Poster Design from the Hippie Era
January 3 - April 26, 2020
In the summer of 2017, the Columbia Museum of Art acquired over 100 rock posters from the collection of design historian Mel Byars. A selection from this gift is on view here and coincides in spirit with It’s Alive!, as rock culture and poster art collide.
Each of these ephemeral objects represents an event — a musical show at a venue that encouraged dancing, psychedelic light shows, and hallucinatory drug taking. Rock promoter Bill Graham organized dance concerts at The Fillmore Auditorium in San Francisco, and Chet Helms, teaming up with a commune of hippies under the name “The Family Dog,” did the same for the Avalon Ballroom. They hired designers to create original posters for each show, promoting experimental bands that were emerging to create the San Francisco sound.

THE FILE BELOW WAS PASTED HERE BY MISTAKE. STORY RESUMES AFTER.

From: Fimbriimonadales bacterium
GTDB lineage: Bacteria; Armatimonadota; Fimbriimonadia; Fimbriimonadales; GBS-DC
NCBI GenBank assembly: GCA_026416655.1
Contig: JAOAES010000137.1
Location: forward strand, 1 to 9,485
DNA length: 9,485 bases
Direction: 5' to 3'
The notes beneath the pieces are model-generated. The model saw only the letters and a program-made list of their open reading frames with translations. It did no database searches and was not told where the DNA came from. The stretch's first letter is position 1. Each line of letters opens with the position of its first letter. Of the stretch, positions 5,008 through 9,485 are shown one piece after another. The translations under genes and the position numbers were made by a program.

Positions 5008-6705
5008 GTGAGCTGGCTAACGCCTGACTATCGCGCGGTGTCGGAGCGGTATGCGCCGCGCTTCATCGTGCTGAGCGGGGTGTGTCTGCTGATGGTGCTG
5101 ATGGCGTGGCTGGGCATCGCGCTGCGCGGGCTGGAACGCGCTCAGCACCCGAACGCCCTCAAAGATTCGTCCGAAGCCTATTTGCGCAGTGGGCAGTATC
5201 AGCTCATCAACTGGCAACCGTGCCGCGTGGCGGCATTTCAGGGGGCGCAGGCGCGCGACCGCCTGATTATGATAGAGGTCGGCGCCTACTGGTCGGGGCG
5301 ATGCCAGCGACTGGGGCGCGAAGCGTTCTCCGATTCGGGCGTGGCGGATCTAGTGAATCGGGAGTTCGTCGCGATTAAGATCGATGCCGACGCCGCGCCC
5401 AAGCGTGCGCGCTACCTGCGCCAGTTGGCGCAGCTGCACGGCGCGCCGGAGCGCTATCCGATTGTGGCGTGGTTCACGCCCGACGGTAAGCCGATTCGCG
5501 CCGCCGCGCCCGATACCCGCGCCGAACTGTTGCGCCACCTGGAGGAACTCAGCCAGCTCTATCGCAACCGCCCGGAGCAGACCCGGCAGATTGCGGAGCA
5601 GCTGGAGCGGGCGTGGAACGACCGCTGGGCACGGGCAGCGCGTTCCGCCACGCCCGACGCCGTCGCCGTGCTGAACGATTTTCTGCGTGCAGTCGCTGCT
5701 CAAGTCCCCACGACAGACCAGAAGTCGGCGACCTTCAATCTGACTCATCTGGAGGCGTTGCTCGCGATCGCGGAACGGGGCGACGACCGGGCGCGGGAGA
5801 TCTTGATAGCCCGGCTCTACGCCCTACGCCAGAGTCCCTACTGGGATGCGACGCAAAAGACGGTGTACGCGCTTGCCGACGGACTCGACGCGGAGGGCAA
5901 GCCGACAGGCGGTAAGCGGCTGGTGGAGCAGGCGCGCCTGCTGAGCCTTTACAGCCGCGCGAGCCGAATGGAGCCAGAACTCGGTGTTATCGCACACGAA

The designers of these posters created complicated visual experiences with image mashups and vibrating color combinations. This was an intentionally dense style, distinct from the easy-to-read marketing of New York’s Madison Avenue advertising firms. Young designers pillaged thrift stores, libraries, and art museums for images to combine in their posters. They built from the sinuous style of Art Nouveau, images of silent film stars, Edward Curtis’ portrait photos of Native Americans, and contemporary product packaging. Finally, these renegade designers worked with professional printers, such as the Bindweed Press, Tea Lautrec Litho, and West Coast Lithography, to create posters as offset lithographs, a complicated process known as the “workhorse of printing.”